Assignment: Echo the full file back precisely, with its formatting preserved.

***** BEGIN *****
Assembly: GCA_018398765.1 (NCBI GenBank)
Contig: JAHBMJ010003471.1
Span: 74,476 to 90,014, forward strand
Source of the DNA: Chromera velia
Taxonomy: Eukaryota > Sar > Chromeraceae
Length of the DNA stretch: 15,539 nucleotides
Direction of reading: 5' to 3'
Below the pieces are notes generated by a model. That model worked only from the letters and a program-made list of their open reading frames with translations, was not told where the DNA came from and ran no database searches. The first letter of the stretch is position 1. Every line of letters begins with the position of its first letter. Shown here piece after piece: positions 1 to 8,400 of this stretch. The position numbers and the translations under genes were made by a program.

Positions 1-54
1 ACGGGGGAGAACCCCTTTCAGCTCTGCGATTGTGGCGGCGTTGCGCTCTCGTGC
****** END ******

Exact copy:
Assembly: GCA_018398765.1 (NCBI GenBank)
Contig: JAHBMJ010003471.1
Span: 74,476 to 90,014, forward strand
Source of the DNA: Chromera velia
Taxonomy: Eukaryota > Sar > Chromeraceae
Length of the DNA stretch: 15,539 nucleotides
Direction of reading: 5' to 3'
Below the pieces are notes generated by a model. That model worked only from the letters and a program-made list of their open reading frames with translations, was not told where the DNA came from and ran no database searches. The first letter of the stretch is position 1. Every line of letters begins with the position of its first letter. Shown here piece after piece: positions 1 to 8,400 of this stretch. The position numbers and the translations under genes were made by a program.

Positions 1-54
1 ACGGGGGAGAACCCCTTTCAGCTCTGCGATTGTGGCGGCGTTGCGCTCTCGTGC